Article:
John and I continue to push forward, leaving majority of the field behind us, with the exception of Kristen Waite. Kristen and I had chatted at the start of the race, but I wasn’t quite sure how she fit into this story. I do know now, as Kristen is a power house.
I stop for a quick bio-break and as I start again, I notice somebody coming up from behind. It’s Kristen! And from this point forward, I realize how much power this person has.
For the next little while (2 to 3 hours) the three of us, John, Kristen and I, are essentially riding together.
Then, the hills hit. Ok! I admit that I didn’t read the race profile as closely as I should have. However, in hindsight, probably the best move I made. Let it be known, Ohio has some fun climbing. It’s not 17km of climbing, but its 100km of some pretty big rollers and some 10% to 12% gradient mixed in. Doing this once or twice over the course of a 60km ride… not so bad. Doing this 20x over the course of 200km…. well, that’s a different story.
We get through the big part of the climbing and I notice I have ‘hot foot’ seeping in. It’s about 150km in and I really don’t want to stop, but my feet are still wet and I need to change something. I also notice that my stomach is starting to not feel great. I change my socks and get on the bike again.
I push forward and make a big right on a road that I know is going to be long with a steady cross/head wind. Instinct tells me to put it into low ring and ride through it. Not much climbing, but the wind is steady enough to keep me in a consistent gear. I see myself gaining on Kristen, but I am fearful to push hard and burn matches just to catch up to her. I hold off and maintain my pace.
It’s not long before my stomach issue catches up with me and I have stopped again. My power is low and I don’t feel like eating. Within a few minutes, the issue is rectified and I am back on the bike moving at a good pace. Lesson learned: confront the issue and deal with it at that moment. Once I dealt with it, I felt a lot better.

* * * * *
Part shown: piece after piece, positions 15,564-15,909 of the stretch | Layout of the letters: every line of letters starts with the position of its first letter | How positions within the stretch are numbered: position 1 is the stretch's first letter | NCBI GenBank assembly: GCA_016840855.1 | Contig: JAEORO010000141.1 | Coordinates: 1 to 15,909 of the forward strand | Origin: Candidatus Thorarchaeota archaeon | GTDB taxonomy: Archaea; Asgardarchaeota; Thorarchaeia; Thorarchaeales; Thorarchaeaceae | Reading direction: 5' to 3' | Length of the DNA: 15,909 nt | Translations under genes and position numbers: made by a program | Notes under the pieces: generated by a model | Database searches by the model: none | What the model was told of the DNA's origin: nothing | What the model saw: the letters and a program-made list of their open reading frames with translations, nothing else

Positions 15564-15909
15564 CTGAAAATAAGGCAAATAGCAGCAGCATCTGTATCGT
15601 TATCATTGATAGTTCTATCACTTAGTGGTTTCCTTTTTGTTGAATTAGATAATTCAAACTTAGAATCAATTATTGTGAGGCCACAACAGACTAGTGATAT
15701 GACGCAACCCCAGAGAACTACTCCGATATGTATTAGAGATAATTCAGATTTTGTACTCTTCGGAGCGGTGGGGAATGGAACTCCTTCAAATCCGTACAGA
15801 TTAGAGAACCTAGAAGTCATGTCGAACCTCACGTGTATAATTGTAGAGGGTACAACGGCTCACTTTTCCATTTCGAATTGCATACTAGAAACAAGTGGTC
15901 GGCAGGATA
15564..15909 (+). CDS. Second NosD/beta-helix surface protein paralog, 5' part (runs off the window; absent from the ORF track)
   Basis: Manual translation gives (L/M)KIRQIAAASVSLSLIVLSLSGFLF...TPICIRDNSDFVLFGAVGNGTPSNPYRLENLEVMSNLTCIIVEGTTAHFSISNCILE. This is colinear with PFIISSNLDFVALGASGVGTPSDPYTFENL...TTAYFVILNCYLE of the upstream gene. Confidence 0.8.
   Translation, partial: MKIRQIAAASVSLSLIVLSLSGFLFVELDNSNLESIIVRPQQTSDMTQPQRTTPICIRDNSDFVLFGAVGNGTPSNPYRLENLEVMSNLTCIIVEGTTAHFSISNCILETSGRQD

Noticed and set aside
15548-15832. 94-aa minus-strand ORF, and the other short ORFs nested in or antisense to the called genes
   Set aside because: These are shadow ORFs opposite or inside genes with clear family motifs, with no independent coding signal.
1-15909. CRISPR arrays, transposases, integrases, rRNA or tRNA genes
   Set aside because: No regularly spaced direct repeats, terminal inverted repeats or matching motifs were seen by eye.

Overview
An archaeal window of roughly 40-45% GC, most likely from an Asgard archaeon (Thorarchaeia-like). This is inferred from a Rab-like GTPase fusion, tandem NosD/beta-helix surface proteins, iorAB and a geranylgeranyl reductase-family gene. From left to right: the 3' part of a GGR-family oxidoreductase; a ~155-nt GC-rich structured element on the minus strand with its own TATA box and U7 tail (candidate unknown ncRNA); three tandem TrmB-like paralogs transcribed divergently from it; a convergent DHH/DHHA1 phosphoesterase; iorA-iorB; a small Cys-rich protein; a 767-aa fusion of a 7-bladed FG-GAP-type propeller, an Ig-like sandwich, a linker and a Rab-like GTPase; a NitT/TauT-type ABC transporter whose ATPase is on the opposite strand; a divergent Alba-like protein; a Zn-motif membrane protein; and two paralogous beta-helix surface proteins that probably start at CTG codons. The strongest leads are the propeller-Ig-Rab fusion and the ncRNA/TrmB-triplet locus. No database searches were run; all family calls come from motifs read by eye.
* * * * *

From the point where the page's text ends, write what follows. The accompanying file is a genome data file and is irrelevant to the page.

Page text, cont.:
I know at this point, I am not likely to see the leaders anymore and my goal is really to maintain my pace and finish the race. However, deep down inside, my goal is to not relinquish my current position (3rd)
Daylight fades into night and I just continue on with climbing, riding and descending. I have to say this… Ohio has some of the best roads to ride on. Smooth and sweeping! I highly recommend the roads. Corn fields everywhere and what seemed to be a lot of dogs willing to chase after you. And yes, Deer crossings are not rare.
Night time hits and you just want to get through the cities as much as possible without any directional issues. I have to say that Bruce and Steve had this nailed down. We may have missed a few turns, but they were quick to rectify and have me back on course.
You know you are going to be tired, but you just don’t understand how tired you will be and how you’re going to handle it. I was climbing up a hill, pretty gradual, but noticed that I was not myself and constantly thinking about our next stopping point. I was trying to time our stopping points with our checkpoint check-in times. However, I wasn’t communicating this to Bruce and Steve and it appeared that I might be delirious or disoriented. Point being: be very clear with your team of your intentions. They don’t know what you are thinking and perhaps have a different plan and this can cause some concerns. In the end, once explained, we were back on the same page and proceeding forward. In short, I wasn’t going crazy.
Let’s skip to around 5:00am… I am tired! This is certainly a time where all of us should be asleep. It starts to rain, off and on. Climbing hills was not a problem, but descending at 60km always concerns me, especially in the dark and with a car that is 5 seconds behind you. You turn a corner and you see darkness until the trailing car turns and everything lights up. It can be pretty unnerving.